Author steven.daprano
Recipients Carlos Neves, lemburg, mark.dickinson, rhettinger, steven.daprano, stutzbach, tim.peters
Date 2020-07-02.22:11:37
SpamBayes Score -1.0
Marked as misclassified Yes
Message-id <1593727897.38.0.0390748812536.issue41198@roundup.psfhosted.org>
In-reply-to
Content
If you change the starting point of the rounding away from zero, the bias flips back and forth, which is exactly what I would expect from Banker's Rounding:


    def check_bias(start):
        d = 0.001
        ne = no = 0
        for i in range(1000):
            digit = int(round(start + i * d, 1) * 10)
            if digit & 1:
                no += 1
            else:
                ne += 1
        return ne, no


    # Python 3.7
    >>> check_bias(0.0)
    (501, 499)
    >>> check_bias(0.1)
    (500, 500)
    >>> check_bias(0.2)
    (499, 501)
    >>> check_bias(0.3)
    (499, 501)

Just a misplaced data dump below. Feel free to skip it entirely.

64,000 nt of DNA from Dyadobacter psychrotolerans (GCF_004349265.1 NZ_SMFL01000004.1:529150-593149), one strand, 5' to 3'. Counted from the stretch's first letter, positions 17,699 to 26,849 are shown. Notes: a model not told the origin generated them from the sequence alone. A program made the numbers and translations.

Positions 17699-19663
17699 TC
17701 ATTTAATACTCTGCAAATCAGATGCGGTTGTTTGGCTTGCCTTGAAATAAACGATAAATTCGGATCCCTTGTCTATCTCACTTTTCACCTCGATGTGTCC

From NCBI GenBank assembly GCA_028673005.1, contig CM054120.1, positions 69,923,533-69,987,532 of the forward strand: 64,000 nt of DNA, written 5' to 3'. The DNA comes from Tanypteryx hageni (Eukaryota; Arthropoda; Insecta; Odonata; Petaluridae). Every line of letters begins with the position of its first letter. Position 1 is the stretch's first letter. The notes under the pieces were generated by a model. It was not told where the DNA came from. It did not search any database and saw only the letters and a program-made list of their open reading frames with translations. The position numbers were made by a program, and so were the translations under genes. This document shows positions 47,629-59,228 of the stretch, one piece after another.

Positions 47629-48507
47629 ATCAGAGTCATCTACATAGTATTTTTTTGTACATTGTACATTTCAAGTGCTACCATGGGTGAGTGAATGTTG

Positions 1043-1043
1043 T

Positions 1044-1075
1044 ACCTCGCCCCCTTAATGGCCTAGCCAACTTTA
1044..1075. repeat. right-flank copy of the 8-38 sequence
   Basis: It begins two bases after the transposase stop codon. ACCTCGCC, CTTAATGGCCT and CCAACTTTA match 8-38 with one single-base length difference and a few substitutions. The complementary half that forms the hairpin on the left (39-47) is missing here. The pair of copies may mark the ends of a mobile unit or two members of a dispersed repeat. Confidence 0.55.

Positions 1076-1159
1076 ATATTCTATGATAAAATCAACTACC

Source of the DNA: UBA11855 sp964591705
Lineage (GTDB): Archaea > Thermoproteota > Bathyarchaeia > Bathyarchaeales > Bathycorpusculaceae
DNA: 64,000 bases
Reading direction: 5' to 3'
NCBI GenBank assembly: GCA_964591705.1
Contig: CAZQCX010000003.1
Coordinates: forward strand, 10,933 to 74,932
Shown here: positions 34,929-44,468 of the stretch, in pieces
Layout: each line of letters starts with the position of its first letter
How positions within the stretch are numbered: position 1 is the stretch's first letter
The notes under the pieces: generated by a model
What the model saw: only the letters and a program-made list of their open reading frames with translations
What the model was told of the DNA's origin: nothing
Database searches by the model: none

>>> check_bias(0.4)
    (500, 500)
    >>> check_bias(0.5)
    (499, 501)
    >>> check_bias(0.6)
    (501, 499)


I ran the same check_bias in Python 2.7, which doesn't use bankers rounding, and the bias is consistently in one direction:

    # Python 2.7
    >>> check_bias(0.0)
    (500, 500)
    >>> check_bias(0.1)
    (499, 501)
    >>> check_bias(0.2)
    (498, 502)
    >>> check_bias(0.3)
    (498, 502)
    >>> check_bias(0.4)
    (499, 501)
    >>> check_bias(0.5)
    (498, 502)
    >>> check_bias(0.6)
    (500, 500)
History
Date User Action Args
2020-07-02 22:11:37steven.dapranosetrecipients: + steven.daprano, lemburg, tim.peters, rhettinger, mark.dickinson, stutzbach, Carlos Neves
2020-07-02 22:11:37steven.dapranosetmessageid: <1593727897.38.0.0390748812536.issue41198@roundup.psfhosted.org>
2020-07-02 22:11:37steven.dapranolinkissue41198 messages
2020-07-02 22:11:37steven.dapranocreate